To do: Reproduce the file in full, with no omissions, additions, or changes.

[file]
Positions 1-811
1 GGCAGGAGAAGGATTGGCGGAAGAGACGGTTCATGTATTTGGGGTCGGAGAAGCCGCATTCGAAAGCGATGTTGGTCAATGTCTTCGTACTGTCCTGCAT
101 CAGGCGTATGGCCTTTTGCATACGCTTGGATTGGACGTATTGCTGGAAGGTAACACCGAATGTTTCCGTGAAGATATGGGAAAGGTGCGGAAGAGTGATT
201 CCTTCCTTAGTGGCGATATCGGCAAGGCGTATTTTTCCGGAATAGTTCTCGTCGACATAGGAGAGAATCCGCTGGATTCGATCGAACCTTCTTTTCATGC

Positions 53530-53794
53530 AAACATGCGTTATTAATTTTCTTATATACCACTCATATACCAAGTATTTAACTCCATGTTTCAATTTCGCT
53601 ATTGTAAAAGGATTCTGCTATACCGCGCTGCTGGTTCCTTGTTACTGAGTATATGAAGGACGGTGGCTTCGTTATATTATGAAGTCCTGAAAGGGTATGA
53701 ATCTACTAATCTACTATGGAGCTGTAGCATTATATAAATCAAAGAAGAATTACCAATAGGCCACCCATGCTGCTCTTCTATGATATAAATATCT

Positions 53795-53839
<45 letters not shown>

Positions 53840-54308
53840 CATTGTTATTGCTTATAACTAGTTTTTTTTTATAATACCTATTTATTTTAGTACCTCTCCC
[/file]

Positions 1-811
1 GGCAGGAGAAGGATTGGCGGAAGAGACGGTTCATGTATTTGGGGTCGGAGAAGCCGCATTCGAAAGCGATGTTGGTCAATGTCTTCGTACTGTCCTGCAT
101 CAGGCGTATGGCCTTTTGCATACGCTTGGATTGGACGTATTGCTGGAAGGTAACACCGAATGTTTCCGTGAAGATATGGGAAAGGTGCGGAAGAGTGATT
201 CCTTCCTTAGTGGCGATATCGGCAAGGCGTATTTTTCCGGAATAGTTCTCGTCGACATAGGAGAGAATCCGCTGGATTCGATCGAACCTTCTTTTCATGC

Positions 53530-53794
53530 AAACATGCGTTATTAATTTTCTTATATACCACTCATATACCAAGTATTTAACTCCATGTTTCAATTTCGCT
53601 ATTGTAAAAGGATTCTGCTATACCGCGCTGCTGGTTCCTTGTTACTGAGTATATGAAGGACGGTGGCTTCGTTATATTATGAAGTCCTGAAAGGGTATGA
53701 ATCTACTAATCTACTATGGAGCTGTAGCATTATATAAATCAAAGAAGAATTACCAATAGGCCACCCATGCTGCTCTTCTATGATATAAATATCT

Positions 53795-53839
<45 letters not shown>

Positions 53840-54308
53840 CATTGTTATTGCTTATAACTAGTTTTTTTTTATAATACCTATTTATTTTAGTACCTCTCCC